Here’s something interesting.
According to Marc Topkin of the St. Petersburg Times, Evan Longoria will bat leadoff for the first time in his career this afternoon against the Indians.
Longoria missed the entire month of April with an oblique injury and is batting just .209/.317/.372 over his first 101 plate appearances this season, so Rays manager Joe Maddon is trying to shake him out of his slump. The 25-year-old third baseman has primarily batted third or fourth during his career.
It’s difficult to criticize Maddon for this one. Longoria is having some issues with pitch recognition right now, but he’s also making contact at a career-high rate of 87.6 percent. It’s a super small sample size, of course, but we have a larger body of evidence telling us that pretty soon those outs will turn into hits. When you consider that the Rays are batting just .211/.268/.319 out of the leadoff spot this season, it’s a worthwhile short-term experiment.
The Braves have signed former football player and current outfielder Sanders Commings, an Augusta, Georgia native, to a minor league contract, Ken Rosenthal of FOX Sports reports.
Commings, 26, was a defensive back who played for the University of Georgia before being selected by the Chiefs in the fifth round of the 2013 draft. He appeared in two games in the 2013 season.
Commings also played baseball for Westside High School and was selected by the Diamondbacks in the 37th round of the 2008 draft. He chose to attend the University of Georgia instead. When football didn’t pan out, Commings started training with Jerry Hairston, Jr. Hairston said he was “blown away” when he saw Commings hit for the first time.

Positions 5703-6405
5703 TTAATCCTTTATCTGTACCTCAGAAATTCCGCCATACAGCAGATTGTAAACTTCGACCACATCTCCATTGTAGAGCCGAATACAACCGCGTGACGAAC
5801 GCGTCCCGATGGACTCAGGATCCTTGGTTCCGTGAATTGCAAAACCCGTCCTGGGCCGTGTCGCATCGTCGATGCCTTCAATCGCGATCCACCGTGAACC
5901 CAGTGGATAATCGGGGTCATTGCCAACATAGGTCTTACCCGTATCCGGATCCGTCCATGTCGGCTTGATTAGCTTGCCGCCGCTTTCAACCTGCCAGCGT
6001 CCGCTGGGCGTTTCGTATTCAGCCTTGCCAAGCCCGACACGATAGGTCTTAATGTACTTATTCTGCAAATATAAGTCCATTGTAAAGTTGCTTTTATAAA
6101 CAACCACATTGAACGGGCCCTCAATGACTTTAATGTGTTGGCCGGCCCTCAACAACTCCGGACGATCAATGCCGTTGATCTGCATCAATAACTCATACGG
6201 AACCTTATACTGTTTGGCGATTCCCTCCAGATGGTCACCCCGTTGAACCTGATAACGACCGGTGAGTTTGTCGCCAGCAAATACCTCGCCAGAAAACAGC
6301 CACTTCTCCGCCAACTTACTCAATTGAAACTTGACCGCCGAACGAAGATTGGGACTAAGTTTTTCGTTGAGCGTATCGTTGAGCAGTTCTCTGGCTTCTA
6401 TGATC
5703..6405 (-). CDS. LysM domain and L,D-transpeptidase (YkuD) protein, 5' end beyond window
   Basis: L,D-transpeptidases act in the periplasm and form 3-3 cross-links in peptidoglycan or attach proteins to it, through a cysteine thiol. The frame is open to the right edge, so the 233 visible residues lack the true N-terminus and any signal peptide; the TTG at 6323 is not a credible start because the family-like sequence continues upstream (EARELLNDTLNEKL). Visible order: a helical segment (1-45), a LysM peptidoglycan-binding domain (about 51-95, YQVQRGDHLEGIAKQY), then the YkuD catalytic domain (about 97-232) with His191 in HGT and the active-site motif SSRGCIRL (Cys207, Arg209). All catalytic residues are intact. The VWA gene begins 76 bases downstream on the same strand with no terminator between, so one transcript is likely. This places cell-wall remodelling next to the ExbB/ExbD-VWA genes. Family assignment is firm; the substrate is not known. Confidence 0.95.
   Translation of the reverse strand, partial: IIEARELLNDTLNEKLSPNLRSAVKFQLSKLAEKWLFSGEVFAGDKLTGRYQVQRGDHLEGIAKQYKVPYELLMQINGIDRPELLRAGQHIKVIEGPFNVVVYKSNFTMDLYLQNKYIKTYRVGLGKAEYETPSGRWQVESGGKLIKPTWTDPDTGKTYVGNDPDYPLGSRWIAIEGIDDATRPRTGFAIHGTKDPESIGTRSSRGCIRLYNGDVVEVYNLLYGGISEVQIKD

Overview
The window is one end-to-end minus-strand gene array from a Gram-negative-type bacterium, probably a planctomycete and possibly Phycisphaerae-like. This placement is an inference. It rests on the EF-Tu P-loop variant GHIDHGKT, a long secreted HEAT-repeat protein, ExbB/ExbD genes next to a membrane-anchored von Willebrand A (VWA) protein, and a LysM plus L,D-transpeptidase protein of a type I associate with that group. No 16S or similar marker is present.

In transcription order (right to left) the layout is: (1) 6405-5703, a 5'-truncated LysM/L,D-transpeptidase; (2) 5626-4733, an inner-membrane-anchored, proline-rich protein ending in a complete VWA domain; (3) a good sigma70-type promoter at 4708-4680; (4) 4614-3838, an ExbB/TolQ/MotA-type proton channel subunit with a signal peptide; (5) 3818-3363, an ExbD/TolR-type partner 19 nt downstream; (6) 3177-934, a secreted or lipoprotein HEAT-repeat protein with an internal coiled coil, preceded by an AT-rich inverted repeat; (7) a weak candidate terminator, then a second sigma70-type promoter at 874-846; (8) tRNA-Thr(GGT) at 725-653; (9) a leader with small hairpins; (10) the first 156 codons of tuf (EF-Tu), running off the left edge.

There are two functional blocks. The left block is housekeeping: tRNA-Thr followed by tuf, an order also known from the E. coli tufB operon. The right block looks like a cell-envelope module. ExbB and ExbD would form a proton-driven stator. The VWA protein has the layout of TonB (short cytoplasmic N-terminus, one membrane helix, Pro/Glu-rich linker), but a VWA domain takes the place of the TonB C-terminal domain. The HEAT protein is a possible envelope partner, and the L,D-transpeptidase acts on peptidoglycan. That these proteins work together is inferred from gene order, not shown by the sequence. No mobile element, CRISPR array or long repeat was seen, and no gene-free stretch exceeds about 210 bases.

Obviously, Commings’ path to success as a professional baseball player will be long, but it’s a no-risk flier for the Braves. The club has past experience with football players, including Deion Sanders and Brian Jordan.
The next task for the Braves will be to acquire Ryan Goins from the Blue Jays. That way, players will look at the lineup card each day to see if it’s Commings or Goins.
On Thursday afternoon, Rays pitcher Chris Archer asked his Twitter followers, “Lots swirling around what needs to be changed about the game of baseball. What do y’all want to see changed, if anything, & why?”
Tigers ace Justin Verlander responded:
To that, Archer said:
For what it’s worth, Verlander hasn’t been much of a hitter. In 47 career plate appearances, he has three singles and no extra-base hits. And if the AL did get rid of the DH rule, the Tigers would have nowhere to put Victor Martinez. Verlander, though, would have an easier time pitching to opposing pitchers rather than their DH’s.